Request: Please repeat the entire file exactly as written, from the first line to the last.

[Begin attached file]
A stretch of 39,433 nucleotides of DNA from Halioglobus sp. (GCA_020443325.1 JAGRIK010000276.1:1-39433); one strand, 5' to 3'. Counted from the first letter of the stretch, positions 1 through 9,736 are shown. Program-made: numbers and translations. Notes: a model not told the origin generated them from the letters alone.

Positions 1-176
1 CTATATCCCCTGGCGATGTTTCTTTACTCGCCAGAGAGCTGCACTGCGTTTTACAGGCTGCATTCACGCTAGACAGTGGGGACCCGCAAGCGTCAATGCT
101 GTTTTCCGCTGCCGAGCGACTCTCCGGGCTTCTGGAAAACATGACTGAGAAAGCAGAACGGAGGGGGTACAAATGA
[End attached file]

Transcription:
A stretch of 39,433 nucleotides of DNA from Halioglobus sp. (GCA_020443325.1 JAGRIK010000276.1:1-39433); one strand, 5' to 3'. Counted from the first letter of the stretch, positions 1 through 9,736 are shown. Program-made: numbers and translations. Notes: a model not told the origin generated them from the letters alone.

Positions 1-176
1 CTATATCCCCTGGCGATGTTTCTTTACTCGCCAGAGAGCTGCACTGCGTTTTACAGGCTGCATTCACGCTAGACAGTGGGGACCCGCAAGCGTCAATGCT
101 GTTTTCCGCTGCCGAGCGACTCTCCGGGCTTCTGGAAAACATGACTGAGAAAGCAGAACGGAGGGGGTACAAATGA